The next section is the Prepaid section. In this section there are several line items for insurance, taxes, and interest. Since this is a refinance and not a new purchase, I’ve already paid my taxes and home owners insurance for the year so these two line items are blank. The only item that has any cost to it is the prepaid interest at right at $1,000. But why are we prepaying interest? This covers the interest between the time that we close (end of March) until our first payment is due (June 1). So we are essentially trading our current April first mortgage payment for this prepaid interest. Since its only interest for April and no principle and we are not going to make a April mortgage payment we come out ahead!

The last section, and where the bulk of the cost lies, is our escrow account setup. Here is where we fund our escrow account for our next years Homeowners insurance and Property taxes. This section is $3500. So why is it so expensive? The answer is pretty simple, this is approximately how much is already in our escrow account for the original mortgage. Each month our mortgage payment consists of PITI- Principle, Interest, Taxes, and Insurance. The taxes and insurance each month go to our escrow accounts so your bank can make your homeowners insurance or property tax payments when they are due.

Now I’ll tell you a secret. When you complete your refinance and your current loan gets paid off, they will send you a check with the money that is in your current escrow account! These numbers may not match exactly, but they will likely be within a few hundred dollars of each other, so these costs essentially offset!

Closing on the Closing

So if your doing the math these numbers don’t add up to $6300. They add up to $7,000, so how did I get to $6300 in closing costs? Simple, the bank wants my business and is giving me an additional $700 credit (discount) on the overall closing package, making my costs only $6300!

So now when we factor everything in where are we at? If you subtract out the prepaid interest and the escrow account setup my actual out of pocket costs are only about $1700. With this refinance I will save approximately $220 a month. This means that not only am I freeing up ~$220 a month in cash (or $2640 a year), but I will also have recouped all of my closing costs after 8 payments ($1700/$220=7.7 months). These are the single most important stats when you look at refinancing in the short term. My personal rule of thumb is that if you get ROI (Return On your Investment) in 2 years or less that it makes sense to do the deal. With an amazing 3.0% rate locked in for 30 year, and an ROI of only 8 months this was a great deal!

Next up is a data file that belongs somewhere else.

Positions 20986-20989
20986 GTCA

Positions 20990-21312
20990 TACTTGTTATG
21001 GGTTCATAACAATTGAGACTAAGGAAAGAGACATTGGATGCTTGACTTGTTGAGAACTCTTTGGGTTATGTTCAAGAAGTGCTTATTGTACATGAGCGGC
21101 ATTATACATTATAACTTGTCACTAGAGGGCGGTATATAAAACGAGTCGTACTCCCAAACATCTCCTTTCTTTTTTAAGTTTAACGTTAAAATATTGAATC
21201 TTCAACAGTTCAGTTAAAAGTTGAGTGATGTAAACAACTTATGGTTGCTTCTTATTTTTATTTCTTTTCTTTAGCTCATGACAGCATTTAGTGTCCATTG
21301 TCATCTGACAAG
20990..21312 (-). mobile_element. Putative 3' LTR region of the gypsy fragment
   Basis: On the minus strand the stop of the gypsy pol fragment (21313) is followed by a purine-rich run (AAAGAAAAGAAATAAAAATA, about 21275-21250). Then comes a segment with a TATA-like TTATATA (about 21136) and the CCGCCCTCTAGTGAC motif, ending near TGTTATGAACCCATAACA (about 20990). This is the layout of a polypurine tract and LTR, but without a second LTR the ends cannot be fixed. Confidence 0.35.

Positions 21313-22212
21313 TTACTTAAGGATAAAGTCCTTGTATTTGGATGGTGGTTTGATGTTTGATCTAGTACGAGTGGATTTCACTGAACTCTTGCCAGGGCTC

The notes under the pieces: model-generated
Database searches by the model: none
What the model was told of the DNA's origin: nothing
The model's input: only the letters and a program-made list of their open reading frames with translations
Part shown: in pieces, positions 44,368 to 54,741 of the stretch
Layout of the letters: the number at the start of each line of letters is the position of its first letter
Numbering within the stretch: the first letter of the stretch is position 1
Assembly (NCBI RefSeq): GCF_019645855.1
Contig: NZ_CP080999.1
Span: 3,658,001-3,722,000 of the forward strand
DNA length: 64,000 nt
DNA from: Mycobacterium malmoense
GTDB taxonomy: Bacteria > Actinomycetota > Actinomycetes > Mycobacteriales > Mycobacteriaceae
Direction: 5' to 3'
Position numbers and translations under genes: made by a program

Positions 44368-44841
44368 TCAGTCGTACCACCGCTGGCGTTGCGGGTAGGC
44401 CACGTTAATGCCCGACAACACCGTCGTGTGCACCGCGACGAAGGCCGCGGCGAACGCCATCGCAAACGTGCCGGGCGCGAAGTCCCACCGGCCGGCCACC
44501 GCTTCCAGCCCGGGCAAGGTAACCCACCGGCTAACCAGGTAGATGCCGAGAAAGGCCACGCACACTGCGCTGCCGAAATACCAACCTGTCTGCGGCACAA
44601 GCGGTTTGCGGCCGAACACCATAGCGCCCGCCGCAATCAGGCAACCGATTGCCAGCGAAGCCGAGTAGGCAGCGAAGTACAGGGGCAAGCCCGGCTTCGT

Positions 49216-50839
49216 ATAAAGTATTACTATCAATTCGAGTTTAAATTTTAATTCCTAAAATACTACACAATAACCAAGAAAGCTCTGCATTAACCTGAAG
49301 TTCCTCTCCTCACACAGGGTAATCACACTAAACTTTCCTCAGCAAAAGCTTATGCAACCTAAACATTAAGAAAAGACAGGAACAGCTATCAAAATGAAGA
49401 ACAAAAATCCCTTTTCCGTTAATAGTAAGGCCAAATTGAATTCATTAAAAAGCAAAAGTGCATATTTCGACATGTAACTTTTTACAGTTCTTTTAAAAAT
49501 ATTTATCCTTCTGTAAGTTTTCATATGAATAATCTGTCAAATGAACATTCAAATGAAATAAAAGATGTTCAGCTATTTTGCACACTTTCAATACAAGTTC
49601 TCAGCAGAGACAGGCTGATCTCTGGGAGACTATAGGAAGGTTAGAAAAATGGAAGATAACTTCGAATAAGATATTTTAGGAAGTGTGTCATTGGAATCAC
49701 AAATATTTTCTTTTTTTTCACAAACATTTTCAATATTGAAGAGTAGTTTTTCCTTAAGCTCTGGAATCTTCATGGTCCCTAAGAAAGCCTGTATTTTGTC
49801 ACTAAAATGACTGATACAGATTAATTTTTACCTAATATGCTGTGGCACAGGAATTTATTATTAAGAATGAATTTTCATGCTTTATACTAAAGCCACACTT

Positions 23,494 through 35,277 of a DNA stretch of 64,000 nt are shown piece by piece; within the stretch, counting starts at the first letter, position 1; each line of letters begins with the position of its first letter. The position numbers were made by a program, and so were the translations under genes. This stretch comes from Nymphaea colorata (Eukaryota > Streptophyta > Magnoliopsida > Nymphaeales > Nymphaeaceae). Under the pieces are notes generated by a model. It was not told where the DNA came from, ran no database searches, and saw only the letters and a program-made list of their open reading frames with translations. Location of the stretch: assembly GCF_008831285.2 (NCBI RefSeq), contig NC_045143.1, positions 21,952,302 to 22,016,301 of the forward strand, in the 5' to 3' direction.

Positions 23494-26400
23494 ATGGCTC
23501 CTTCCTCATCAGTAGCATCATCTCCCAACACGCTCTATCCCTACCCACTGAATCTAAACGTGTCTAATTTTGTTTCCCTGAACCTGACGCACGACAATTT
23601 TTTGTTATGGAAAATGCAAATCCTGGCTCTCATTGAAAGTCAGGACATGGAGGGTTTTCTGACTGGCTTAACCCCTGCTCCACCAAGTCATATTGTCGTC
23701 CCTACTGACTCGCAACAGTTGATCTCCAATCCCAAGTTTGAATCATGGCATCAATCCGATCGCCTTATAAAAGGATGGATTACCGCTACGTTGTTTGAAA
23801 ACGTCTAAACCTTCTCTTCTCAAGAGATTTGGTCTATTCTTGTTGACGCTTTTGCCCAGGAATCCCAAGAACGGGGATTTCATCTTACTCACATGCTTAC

Finally if your not interested in saving the monthly cash flow, you can add that savings to your monthly payment and payoff your loan even faster! For us if we add that $220 a month back in we will shave nearly 4 years off our current mortgage time frame (or 7 years of the new mortgage)! This is really a win win!

This whole ordeal shows that even in times of chaos, there are still great financial decisions to be made that will help you and your family. Remember we must live for today, but continually plan for tomorrow!

Goal Update

Still eating good!
  • Get 8 Hours of Sleep- Check
  • Eat Healthy- Check, Muffin and Yogurt for breakfast, tortilla wrap and pretzels for lunch, steak enchiladas for dinner! (Still eating in style!)
  • Exercise Everyday – Check, Day 9 of 9. Doing extra sets now!
  • Still be productive- Check (Refinance is a big productivity booster!)
  • Virtually date my wife (and talk to the kids)- Check, Face Timed with them for few hours tonight!
  • Launch the blog –Complete, day 9 of 9 posting!
  • Read more – Trying to read, but after reading all the news everyday I’m having a hard time getting into my book
  • Minimize TV/Internet/Video Games –Check, mainly watched a couple comedy sitcoms today.
  • Relax- Check

What are you doing to stay positive? Are you still making financial moves even in these uncertain times? Do you need help understanding your mortgage? Drop me a note in the comments!